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Total Posts: 258
Joined: Jan 2015
Posted: 2018-01-08 11:53
I'm curious what other NP'ers who are running automated trading systems are using when it comes to logging, monitoring, and alerts. I'm poking my nose in this topic, since I want to upgrade my current setup to something shinier. I haven't really put much effort on this side of things. Up until now, I pretty much get by dumping output to stdout, piping to log files, then just regularly checking things with grep/sed/awk by shelling into the production machine.

However, I have a baby at home and am doing a lot of trading in a different timezone. So, I'd like to make it easier to step away, plus offload some of the responsibility to a non-technical person on my team. It'd be interesting to hear what other solutions people are using in this area. Particularly any good open source or relatively cheap software that can just be plugged in and turned on. It's hard to do research in this area, since everything's so web-dev focused. Off the top of my head here's a rough outline of what I'm looking at (critique or suggestions definitely welcome):

- Log in application to syslog (instead of stdout)
- Logstash for sync'ing logs from prod to archive
- Nagios to let me know if the server blows up or quoter dies
- Logstash/Splunk to pub/sub trading events from the quoter output
- Pagerduty to blow up my phone in case shit hits the fan
- Some sort of web frontend for easy monitoring: refresh PnL, positions, trades, other strat-specific stats.
- Bonus points if that frontend could also plot intraday PnL, etc. Unfortunately can't really find any good type of project that does this out of the box. Would be nice if Graphite or Kibana could be easily shoehorned into doing this...

Good questions outrank easy answers. -Paul Samuelson


Total Posts: 1001
Joined: Nov 2004
Posted: 2018-01-08 12:47
I would be interested to see proposals on that topic too actually!

As a side note, and this will be my very modest contribution, my experience over the years has told me that the worst always happens silently... somewhere deep inside the systems and stays undiscovered and unlogged until sh... hits the fan. As a result I have been a supporter of jobs always systematically and politely saying: "I am done now".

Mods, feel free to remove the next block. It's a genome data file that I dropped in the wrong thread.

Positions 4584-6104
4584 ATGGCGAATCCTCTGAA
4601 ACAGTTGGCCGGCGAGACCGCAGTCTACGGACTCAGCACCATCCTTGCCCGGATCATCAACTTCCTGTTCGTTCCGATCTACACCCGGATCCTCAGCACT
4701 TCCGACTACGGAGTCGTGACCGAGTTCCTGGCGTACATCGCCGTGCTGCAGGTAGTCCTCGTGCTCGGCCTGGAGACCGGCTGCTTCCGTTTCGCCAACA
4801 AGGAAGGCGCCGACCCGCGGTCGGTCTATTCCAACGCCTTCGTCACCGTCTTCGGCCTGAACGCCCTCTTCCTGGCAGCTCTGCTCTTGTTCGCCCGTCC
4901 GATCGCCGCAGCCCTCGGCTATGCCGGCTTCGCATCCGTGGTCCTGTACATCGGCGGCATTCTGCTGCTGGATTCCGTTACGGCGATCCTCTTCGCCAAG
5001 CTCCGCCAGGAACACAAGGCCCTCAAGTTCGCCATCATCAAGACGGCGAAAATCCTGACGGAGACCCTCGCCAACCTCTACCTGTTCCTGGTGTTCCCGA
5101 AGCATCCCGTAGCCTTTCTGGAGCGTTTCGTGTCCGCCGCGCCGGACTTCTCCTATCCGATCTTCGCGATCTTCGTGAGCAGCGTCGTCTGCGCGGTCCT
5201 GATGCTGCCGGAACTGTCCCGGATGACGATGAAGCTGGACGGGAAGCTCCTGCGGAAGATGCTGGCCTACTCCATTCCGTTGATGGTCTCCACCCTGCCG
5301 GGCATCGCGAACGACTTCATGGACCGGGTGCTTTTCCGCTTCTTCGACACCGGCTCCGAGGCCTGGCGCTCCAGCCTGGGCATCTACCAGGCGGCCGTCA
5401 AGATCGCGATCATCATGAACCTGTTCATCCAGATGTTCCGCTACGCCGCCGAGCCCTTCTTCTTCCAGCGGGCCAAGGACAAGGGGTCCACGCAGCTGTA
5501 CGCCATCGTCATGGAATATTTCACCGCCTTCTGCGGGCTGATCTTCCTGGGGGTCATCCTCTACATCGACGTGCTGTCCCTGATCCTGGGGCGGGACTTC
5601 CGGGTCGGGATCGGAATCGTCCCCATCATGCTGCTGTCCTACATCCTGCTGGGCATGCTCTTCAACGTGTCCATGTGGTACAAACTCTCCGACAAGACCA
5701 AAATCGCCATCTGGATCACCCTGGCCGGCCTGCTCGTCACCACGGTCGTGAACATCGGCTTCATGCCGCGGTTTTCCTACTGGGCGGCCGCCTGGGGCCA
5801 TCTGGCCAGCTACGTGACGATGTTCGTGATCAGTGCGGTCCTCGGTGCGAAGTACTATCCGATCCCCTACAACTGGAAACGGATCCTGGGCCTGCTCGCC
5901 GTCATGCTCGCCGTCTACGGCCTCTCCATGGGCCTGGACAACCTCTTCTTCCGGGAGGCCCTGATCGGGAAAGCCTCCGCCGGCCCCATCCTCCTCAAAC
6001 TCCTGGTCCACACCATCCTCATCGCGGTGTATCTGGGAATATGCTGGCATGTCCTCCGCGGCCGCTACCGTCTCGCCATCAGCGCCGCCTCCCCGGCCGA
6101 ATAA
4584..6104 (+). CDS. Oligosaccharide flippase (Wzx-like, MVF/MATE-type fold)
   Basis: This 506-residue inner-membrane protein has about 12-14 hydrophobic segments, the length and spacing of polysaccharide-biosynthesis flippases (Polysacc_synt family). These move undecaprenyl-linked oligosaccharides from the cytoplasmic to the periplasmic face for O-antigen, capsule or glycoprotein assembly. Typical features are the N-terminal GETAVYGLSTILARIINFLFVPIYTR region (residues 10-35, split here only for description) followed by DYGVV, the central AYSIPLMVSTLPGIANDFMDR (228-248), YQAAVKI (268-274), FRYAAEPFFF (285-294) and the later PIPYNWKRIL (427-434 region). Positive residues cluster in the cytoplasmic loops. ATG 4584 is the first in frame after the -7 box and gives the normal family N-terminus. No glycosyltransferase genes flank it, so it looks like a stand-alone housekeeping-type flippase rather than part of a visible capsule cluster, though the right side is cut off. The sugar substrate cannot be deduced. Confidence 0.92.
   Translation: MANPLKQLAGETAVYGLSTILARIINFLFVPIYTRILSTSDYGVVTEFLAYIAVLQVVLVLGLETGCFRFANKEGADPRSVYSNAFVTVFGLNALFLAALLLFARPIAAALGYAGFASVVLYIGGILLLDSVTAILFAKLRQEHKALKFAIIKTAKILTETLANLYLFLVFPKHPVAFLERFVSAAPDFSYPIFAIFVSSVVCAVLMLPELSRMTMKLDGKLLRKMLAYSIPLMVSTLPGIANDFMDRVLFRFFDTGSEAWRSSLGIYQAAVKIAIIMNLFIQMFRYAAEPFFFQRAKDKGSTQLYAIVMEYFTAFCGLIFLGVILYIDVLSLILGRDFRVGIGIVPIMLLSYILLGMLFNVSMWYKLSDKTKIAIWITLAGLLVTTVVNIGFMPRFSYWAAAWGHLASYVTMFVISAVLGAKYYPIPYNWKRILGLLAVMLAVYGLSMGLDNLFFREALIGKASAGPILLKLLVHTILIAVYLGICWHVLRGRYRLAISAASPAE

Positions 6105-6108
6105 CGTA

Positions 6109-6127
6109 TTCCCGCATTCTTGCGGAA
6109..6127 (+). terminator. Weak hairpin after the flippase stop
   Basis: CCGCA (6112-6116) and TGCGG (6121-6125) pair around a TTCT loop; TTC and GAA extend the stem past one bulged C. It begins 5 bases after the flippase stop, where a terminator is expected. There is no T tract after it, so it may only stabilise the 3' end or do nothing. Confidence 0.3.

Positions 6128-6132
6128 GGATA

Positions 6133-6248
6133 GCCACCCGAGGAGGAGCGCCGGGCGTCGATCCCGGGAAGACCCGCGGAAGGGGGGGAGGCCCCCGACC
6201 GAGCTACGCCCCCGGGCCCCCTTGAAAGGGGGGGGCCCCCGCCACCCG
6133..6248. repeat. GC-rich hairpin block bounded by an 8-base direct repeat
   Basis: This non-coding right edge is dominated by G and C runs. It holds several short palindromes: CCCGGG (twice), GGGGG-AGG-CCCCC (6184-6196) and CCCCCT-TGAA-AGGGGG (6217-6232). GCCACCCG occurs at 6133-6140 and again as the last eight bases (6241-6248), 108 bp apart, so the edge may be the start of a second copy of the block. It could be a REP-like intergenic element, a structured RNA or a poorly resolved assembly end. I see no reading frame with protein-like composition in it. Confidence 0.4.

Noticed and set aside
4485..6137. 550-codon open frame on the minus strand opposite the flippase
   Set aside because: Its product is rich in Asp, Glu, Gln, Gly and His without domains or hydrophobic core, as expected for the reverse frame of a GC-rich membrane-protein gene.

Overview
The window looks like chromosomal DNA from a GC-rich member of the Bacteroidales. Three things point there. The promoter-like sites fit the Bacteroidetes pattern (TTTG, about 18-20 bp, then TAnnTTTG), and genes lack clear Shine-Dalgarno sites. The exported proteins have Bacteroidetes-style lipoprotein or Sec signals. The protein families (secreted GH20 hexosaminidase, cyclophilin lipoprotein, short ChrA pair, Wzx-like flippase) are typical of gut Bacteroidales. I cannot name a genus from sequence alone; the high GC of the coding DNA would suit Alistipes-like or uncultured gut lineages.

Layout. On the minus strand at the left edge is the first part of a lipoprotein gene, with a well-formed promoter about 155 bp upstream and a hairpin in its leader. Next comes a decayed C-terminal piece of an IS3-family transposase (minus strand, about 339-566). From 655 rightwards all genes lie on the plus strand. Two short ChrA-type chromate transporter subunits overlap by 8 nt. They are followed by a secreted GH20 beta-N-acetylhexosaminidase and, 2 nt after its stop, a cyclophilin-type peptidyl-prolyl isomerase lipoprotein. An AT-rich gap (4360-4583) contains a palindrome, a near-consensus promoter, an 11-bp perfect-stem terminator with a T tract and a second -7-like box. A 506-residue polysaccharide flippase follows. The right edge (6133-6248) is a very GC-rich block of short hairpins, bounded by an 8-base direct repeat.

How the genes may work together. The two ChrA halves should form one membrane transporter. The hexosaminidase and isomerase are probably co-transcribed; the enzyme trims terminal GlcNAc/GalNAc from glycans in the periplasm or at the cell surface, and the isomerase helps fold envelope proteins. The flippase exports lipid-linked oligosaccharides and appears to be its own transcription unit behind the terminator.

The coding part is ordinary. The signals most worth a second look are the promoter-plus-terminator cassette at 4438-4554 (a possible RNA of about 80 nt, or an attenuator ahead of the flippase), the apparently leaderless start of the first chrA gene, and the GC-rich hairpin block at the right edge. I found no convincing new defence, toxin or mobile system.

If you are not living on the edge you are taking up too much space.


Total Posts: 980
Joined: Jun 2007
Posted: 2018-01-08 13:05
Non-Trading applications, but probably still interesting:
we use the ELK stack a lot. And grafana.

In addition we started to blur the line bewteen data output and logs a bit.

We have some meta data (like counts, averages, medians, standard deviations and ranges of values and of proccessing times, deltas of these values to historical data, "hasFinished" flags with timestamps etc) as structured data, that is written to a database.

This makes it easier and straight forward to create supervisor and sanity check jobs, jobs that create technical reports and dashboards.

Here we use Scala, Python, the database itself and (I am embarrassed) we use jenkins for alerts and e-mailks

Ich kam hierher und sah dich und deine Leute lächeln, und sagte mir: Maggette, scheiss auf den small talk, lass lieber deine Fäuste sprechen...


Total Posts: 6
Joined: Oct 2010
Posted: 2018-01-09 12:53
This is what we use for monitoring our infrastructure (Micro$oft .NET and python shop).
Besides an automated trading systems marketplace, we run a traditional online brokerage business. I don't have any reference to compare scales, but we're generating around 100GB logs per day and 15000 realtime metrics.

Everything are open source projects running in auto-pilot, almost no maintentance needed :)


At application level we verbosely log almost everything using log4net. We started saving them into daily rolling text files, but soon we got some disk issues so we created an appender that fires and forget all log traces to rabbitmq.
These traces are consumed by a small process that indexes them into Elastic Search.

We're evaluating to migrate from log4net to serilog to create structured log traces, which are way better to deal with on the monitoring stage


We have used graphite a couple of years. A pain in the ass to install, but super powerful in terms of transform, combine and perform computations on series data.

Again we faced some scalability issues (disk bottleneck), and moved to influxdb (on windows!). Extremely easy to install, and telegraf (influxdb plugin-driven agent for collecting and reporting metrics) is just awesome.

The downside is that innodb is way worst in terms of metric aggregation and computing. We've had a hard time trying to replicate the real-time dashboards we had with same graphite metrics


Grafana. period.

Very easy to install, and super powerful. You can add multiple datasources (we've used graphite, innodb and elastic search) and combine metrics into real-time dashboards. You can visualize time-series, create single panel metrics with alerting colors and much much more

We do use kibana for some manual elastic search log analysis, but once you identify a thing you want to monitor in real-time don't hesitate: grafana


Years ago we developed a home made alerting systems, based on some database flags. I've done some tests using grafana alerting module and it's quite impressive. Out of the box you have email alerting (attaching fancy image charts) , but the great thing is that you have plenty of channel plugins (like telegram, slack and so on).

For telephone/SMS we use traditional SMS providers, but if I had to chose now I'd have a look at twilio

My two cents!
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